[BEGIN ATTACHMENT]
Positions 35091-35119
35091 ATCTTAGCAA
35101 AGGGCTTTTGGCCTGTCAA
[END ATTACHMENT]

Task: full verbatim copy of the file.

Positions 35091-35119
35091 ATCTTAGCAA
35101 AGGGCTTTTGGCCTGTCAA